University of California, Santa Barbara - Department of Linguistics
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University of California, Santa Barbara -- June 23 - August 1, 2008  

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INTRODUCTION TO LINGUISTICS FOR LANGUAGE ACTIVISTS
June 24 - July 1, 3:15 p.m. - 5:00 p.m.
IHC Conference Room

Instructors
Marianne Mithun, Professor of Linguistics
University of California, Santa Barbara

 

Course Overview
Projects aimed at language revitalization can have a variety of goals. An obvious one is to allow learners to communicate with the words of their ancestors. This ability can provide an important sense of identity and community. But revitalization programs can have deeper purposes as well. Languages are more than assortments of odd sounds, of alternative ways of saying ‘tree’. They are the embodiment of culture, a key to traditional ways of understanding the world. If revitalization projects are modeled only on English, French, or Spanish classes, these special ways of thinking can be lost. It is possible to do more, to learn to see the language from the inside.

The goal of this course is to equip language activists with some tools for discovering the special logic of their heritage language, for making sense of this language in its own terms, for exploring what makes it unique.

The course will cover basic linguistic tools for identifying the categories and patterns of a language. Languages differ in the sounds they contain, but they also differ in the ways their speakers hear them. Sounds that are heard as different in one language might be heard as the same in another. If one listens with just an English ear, much is lost. Participants will learn to hear new sounds and discover how speakers make sense of what they hear. Languages also differ in how information is packaged into words and sentences. They differ in what they require speakers to specify, and what they allow speakers to leave unsaid. They differ in what is easy to say and what is complex. Participants will learn to discover the kinds of meanings that can be tucked inside of words. They will discover different ways that ideas can be combined into sentences. Such patterns are not accidental: they grow out of centuries of communication, out of what speakers have chosen, over generations, to express.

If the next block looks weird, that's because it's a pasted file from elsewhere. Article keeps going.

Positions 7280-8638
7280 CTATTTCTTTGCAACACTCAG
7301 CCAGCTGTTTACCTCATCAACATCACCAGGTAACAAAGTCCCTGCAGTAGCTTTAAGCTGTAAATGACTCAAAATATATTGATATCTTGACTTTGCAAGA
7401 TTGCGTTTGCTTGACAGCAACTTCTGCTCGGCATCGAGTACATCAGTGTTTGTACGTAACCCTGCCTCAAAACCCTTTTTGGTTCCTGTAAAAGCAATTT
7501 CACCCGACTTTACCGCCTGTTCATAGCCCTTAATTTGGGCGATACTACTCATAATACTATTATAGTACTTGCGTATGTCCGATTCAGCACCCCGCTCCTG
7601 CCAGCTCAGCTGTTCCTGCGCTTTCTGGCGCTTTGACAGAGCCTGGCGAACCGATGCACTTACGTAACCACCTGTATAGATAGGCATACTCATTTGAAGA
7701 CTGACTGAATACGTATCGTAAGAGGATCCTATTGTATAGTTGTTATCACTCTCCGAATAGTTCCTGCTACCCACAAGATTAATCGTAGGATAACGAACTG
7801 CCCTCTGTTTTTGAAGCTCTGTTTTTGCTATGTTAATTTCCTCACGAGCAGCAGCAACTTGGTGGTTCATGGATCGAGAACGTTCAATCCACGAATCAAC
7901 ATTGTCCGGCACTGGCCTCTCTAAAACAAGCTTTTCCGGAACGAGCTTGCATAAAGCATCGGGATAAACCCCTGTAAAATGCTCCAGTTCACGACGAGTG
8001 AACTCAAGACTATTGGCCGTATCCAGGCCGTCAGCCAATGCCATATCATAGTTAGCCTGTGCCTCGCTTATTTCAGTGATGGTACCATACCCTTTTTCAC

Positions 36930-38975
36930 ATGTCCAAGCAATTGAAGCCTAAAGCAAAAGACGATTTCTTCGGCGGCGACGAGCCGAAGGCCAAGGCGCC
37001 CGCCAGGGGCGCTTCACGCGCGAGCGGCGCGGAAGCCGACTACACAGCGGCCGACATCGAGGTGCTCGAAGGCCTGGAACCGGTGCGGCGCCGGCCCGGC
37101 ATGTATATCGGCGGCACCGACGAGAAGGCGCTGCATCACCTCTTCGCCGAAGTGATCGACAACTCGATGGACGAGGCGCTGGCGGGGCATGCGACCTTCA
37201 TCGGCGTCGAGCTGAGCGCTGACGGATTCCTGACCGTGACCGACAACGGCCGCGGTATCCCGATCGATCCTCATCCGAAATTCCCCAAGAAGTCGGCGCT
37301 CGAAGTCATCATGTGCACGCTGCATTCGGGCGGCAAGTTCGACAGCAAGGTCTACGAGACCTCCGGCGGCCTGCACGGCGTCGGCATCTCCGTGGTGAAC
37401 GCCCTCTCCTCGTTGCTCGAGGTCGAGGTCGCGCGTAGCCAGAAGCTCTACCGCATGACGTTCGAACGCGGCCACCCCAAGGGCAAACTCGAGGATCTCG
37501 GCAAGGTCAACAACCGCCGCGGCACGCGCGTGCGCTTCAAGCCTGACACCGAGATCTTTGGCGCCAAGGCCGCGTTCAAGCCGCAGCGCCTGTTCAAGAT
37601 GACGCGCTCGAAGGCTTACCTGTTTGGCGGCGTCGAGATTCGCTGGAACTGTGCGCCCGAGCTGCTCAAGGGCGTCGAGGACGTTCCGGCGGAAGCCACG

These basic linguistic tools are helpful for many aspects of a revitalization project. They are crucial for building a program that reflects the true essence of the language rather than simple translations of European patterns of expression. They are important for choosing among possible spelling systems if there is not already one in place. They are fundamental for creating language classes that make sense. They make it easier to use resources such as grammars and dictionaries. They can also help language activists benefit from consultation with other linguists working with the language or related languages.

No prior knowledge of linguistics will be assumed.

   

This page was last modified on 8 June 2008.
Institute on Field Linguistics and Language Documentation - Dept. of Linguistics, UCSB